MARCH 2012: Cyclops Dog
The dog was created in much the same way as my self portrait (further down this page). I found a piece in the scrap bin at my welding class that looked to me like the muzzle of a dog and then another that would work for its body! I went to work and 2 hours later we had a dog! (I think that was the night that our “advanced” welding teacher gave up on the idea of hoping we might conform). I decide it would be a gift for my sister who goes to Harvard. You have to be VERY focused to make it there. So the Cyclops mindset is helpful. If you enlarge the picture you can see the “H” on his collar.
March 2012: Scrap Owl
When I was asked to make a piece to donate to the Make-A-Wish fundraiser, I suffered from some “welders-block” (like “writer’s block,” but hotter), because I am accustomed to having at least a thread of a theme to start with for most of my pieces. When nothing came to me, I stared at the shop floor in deep thought, and my eyes fell on a hexagon shaped scrap that reminded me of the shape of an owl’s face. The floor of our metal shop was littered with bits and pieces of left-over metal from several other projects and I picked it up to study for a moment… and then I was off and running! I kept picking up pieces off the floor and sticking them together, and before I knew it, the owl wisely took shape! (We always keep left-over scraps from every project, for just this kind of occasion).
APRIL 2012: Self Portrait
My mother and I took an advanced welding course at the local high school with a number of fellows who would be using their welding skill as their life’s work. We were simply taking the course to expand the kind of metal that we might use in our sculptures. Each night of the course, mom and I would start by rummaging through the metal waste bucket from the Vo-Tech students’ classes. Our goal was to dig out a few odd-shaped bits of scrap and then turn it into something novel. We called it a “design challenge.” I made this piece during my welding class one night. The piece started with those 6 -8 vertical stock pieces that the students had welded together in class. I added all the hair and facial features modeled after my own appearance! This type of sculpture is like a cross between a venerated bronze bust, and a funny, hand-drawn caricature.
OCTOBER 2012: Mother Owl and Babies
This sculpture was for sale ($2,430) at a local art gallery. It is another good example of my passion for artwork that is both “Novel AND Useful”. The sculpture is a wine bucket and hors d’oeuvre platter holder. It would we a real conversation piece at parties on a deck, dock or patio . This piece is one of the few that people have watched me make: My grandmother had come to visit us from my parent’s home town of Lincoln, Illinois. She couldn’t believe that I did this work by myself. She sat in the lawn chair remarking repeatedly, “Be Careful!”... “Oh my! That’s on fire!.,.. “Ooo! Well that’s just too dangerous for a little girl like you!” … The idea for the sculpture came to me when I was dumpster diving in the metal bins at the local ceramics company (long story) and found a whole barrel full of metal shavings from a lathe. To me the “fluff” looked like it could be put to perfect use in making a bunch of baby birds, specifically owlets. And Poof! The idea was born.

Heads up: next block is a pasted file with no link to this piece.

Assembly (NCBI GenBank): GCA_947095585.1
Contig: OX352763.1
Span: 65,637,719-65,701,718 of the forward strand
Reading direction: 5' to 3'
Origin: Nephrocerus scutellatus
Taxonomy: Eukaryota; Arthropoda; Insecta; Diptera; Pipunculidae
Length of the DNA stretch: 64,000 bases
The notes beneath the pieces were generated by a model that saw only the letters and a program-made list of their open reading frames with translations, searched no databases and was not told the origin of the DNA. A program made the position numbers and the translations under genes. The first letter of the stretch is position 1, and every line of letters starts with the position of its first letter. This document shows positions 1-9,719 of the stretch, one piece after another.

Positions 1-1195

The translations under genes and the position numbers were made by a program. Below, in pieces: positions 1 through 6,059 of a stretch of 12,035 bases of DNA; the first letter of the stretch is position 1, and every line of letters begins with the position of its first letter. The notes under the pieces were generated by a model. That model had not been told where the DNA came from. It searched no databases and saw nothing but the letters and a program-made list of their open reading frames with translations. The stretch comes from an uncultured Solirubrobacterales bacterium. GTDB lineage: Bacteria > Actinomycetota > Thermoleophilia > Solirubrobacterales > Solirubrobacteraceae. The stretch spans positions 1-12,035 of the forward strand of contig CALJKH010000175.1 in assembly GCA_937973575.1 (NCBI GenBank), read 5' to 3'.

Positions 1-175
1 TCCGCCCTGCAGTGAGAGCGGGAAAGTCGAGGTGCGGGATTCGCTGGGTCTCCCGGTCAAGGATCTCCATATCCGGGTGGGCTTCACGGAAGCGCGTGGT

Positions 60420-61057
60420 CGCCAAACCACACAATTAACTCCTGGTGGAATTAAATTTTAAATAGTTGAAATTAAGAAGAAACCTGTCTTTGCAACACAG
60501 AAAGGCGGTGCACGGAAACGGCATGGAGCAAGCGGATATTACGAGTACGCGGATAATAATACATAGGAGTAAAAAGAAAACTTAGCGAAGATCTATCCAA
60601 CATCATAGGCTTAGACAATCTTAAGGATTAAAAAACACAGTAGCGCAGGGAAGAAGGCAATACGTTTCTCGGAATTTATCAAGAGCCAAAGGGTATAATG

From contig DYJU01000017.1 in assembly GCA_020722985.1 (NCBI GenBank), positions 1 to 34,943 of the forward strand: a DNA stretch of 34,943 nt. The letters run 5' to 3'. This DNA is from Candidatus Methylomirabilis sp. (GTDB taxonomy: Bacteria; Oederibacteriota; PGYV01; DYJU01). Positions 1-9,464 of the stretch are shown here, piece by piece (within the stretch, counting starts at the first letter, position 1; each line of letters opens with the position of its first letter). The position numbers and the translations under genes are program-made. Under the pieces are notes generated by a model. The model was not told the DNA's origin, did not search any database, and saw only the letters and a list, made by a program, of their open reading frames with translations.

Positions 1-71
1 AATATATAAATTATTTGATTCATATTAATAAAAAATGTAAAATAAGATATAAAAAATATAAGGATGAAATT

October 6th 2012: Owlet Wine and Hors d’oeuvre Server
This sculpture is the little sister to the larger “Mother and Babies Wine and Hors d’oeuvre Server.” After my family fell in love with the larger version, we realized that we could never give it away… so at around 9:30 am, the morning of the event that I had committed to donate a sculpture to (St. Albans Wine and Food Festival), I created this beautiful sculpture. I cheated a little when I made this because I had found the base in a junk sale and recycled it by just adding the leaves. The little owls I created by making little cut outs with my plasma cutter and bending them to be round and stuffing them with metal shavings from a lathe. This was the sculpture that was auctioned off at the festival for about $300, and everyone loved it!
2012 DECEMBER: Partridge in a Pear Tree - and Squirrel
This sculpture won the “People’s Choice” award at a big festival to celebrate the holidays, and it fetched $1,550.00 during an auction to benefit The United Way. I called this piece “Partridge in a Pear Tree – and Squirrel” and I donated it to the festival in our town where people donate decorated Christmas trees and then at a dinner/dance event, they auction off the various trees. My tree had a cute partridge on tip toe, hovering joyfully on the top of the tree. There were cut-outs of pears, and in the middle of the tree (not well seen in this photo) was a big squirrel eating an acorn. Most of the donated trees are artificial Christmas Trees traditionally decorated with a theme. My tree was unusual, to say the least, and it was a big hit. The couple who won it in the bidding, put the tree just outside their kitchen bay window, near their bird feeder, and now the birds have somewhere to sit and eat the seeds from the feeder, and the family can enjoy watching them!